A growing number of cash-strapped nonprofits are sharing office space in Silicon Valley, where the high cost of real estate is threatening to force many small nonprofits to relocate, San Jose Inside reports.
Through an initiative launched two years ago by the All Good Work Foundation in which for-profit companies donate office space to nonprofits, small groups such as Veggielution, an urban farming nonprofit in San Jose, are sharing half- and full-day access to a desk at a NextSpace location at a fraction of its usual cost. San Jose NextSpace typically charges $250 per month for a single desk; with funding from All Good Works, Veggielution only pays $50 a month.
"People are looking for a professional environment that they can call their own," said Amy Feldman, program director for All Good Work Silicon Valley, which has secured nearly three dozen donated office seats for nonprofits in San Jose, Los Gatos, and Sunnyvale. "Often, it's flexible seating, and in some cases it's a dedicated desk where you sit...every day. It creates more of a routine for the person that's participating in the program [and] gives them that flexibility to not be worried where they're going to be doing their work...tomorrow."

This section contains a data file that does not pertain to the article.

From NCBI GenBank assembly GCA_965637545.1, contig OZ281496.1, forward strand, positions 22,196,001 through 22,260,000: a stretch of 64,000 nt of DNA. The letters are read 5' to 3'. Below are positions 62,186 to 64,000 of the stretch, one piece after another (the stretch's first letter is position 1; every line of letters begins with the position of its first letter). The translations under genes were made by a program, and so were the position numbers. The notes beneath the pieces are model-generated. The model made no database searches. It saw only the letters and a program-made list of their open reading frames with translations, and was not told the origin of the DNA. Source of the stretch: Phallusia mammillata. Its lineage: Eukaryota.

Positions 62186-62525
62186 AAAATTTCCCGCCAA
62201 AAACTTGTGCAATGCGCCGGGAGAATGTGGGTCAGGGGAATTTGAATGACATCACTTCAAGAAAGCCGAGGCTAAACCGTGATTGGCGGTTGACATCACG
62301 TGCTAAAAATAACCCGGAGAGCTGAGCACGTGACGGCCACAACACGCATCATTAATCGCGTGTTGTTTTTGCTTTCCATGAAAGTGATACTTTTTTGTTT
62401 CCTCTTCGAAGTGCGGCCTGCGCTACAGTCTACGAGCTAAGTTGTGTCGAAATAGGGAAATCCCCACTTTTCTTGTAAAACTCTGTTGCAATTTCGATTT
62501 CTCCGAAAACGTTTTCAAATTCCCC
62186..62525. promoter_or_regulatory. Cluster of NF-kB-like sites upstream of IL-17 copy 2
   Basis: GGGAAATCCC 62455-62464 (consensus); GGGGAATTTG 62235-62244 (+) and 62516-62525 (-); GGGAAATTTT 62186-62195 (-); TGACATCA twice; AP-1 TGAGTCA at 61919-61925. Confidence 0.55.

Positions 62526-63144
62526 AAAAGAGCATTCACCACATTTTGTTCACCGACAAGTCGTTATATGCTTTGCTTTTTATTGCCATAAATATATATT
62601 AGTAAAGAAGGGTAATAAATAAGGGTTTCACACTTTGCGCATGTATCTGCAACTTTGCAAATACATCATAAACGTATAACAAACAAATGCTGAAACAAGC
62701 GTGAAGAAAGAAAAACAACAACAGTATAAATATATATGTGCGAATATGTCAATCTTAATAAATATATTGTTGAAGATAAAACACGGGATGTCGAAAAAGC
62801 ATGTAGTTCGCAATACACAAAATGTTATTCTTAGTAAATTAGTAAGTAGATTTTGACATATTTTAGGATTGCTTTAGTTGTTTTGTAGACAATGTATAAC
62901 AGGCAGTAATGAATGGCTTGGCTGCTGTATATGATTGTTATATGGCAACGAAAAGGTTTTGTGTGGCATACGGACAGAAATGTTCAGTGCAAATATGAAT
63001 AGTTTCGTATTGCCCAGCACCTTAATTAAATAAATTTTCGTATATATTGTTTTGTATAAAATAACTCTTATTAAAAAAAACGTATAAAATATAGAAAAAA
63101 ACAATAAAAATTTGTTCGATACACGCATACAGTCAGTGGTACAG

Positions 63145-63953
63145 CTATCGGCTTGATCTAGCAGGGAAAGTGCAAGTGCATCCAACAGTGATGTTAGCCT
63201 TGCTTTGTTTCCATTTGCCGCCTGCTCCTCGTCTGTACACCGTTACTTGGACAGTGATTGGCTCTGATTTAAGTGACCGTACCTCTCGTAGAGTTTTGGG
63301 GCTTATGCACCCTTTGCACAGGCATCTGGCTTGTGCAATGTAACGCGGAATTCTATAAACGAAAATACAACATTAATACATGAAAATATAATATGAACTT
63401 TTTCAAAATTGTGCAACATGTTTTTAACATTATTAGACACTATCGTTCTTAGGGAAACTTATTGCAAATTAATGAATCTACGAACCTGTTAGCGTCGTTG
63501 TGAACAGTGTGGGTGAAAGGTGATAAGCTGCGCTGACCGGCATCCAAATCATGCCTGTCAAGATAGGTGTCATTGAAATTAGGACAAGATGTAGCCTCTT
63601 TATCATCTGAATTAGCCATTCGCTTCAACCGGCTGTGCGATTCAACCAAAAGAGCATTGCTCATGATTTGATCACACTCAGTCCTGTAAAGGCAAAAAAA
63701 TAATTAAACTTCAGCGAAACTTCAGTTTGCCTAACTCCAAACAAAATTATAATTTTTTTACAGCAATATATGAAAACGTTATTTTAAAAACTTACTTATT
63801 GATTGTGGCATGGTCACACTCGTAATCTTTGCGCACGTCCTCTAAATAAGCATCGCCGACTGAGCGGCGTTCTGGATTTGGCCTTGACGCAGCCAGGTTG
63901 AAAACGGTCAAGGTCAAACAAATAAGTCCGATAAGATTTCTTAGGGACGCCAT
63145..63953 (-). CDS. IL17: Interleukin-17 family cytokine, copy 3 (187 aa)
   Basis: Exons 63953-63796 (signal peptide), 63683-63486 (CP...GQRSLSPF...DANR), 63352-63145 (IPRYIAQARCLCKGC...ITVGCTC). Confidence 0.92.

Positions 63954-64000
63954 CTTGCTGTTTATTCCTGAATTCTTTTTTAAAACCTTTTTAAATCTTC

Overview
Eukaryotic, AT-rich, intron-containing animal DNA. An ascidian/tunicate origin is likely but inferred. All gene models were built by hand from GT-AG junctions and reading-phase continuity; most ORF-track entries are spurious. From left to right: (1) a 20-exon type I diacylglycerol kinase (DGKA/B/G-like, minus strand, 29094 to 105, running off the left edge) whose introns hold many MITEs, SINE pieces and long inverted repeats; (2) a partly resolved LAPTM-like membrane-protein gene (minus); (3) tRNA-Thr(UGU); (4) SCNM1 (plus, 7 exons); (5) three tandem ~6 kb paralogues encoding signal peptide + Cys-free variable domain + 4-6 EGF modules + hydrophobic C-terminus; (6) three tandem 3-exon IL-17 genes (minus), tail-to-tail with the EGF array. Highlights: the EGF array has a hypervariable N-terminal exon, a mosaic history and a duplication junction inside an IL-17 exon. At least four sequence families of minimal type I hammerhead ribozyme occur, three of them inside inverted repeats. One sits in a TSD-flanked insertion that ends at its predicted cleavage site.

According to Northern California Grantmakers, the affordability crisis in the region is affecting almost two hundred nonprofits, with nearly a third of the organizations it surveyed reporting that they have been forced to relocate within the last five years and more than half of those groups citing too-high rent as the primary reason for their displacement. NCG's regional Nonprofit Displacement Project has helped nonprofits find and pay for work space by assisting them in lease negotiations and educating them about different paths to ownership; it also is working to launch a real estate holding entity and exploring ways to create more affordable office space in the valley.
"If nonprofits are unable to find affordable space that's in the community [where] they need to be, their ability to fulfill their mission is really compromised," said Sarah Frankfurth, a manager for NCG. "There can be really negative impacts on the communities they serve if these institutions go away, [and] it can further destabilize communities that are already under pressure for displacement as well."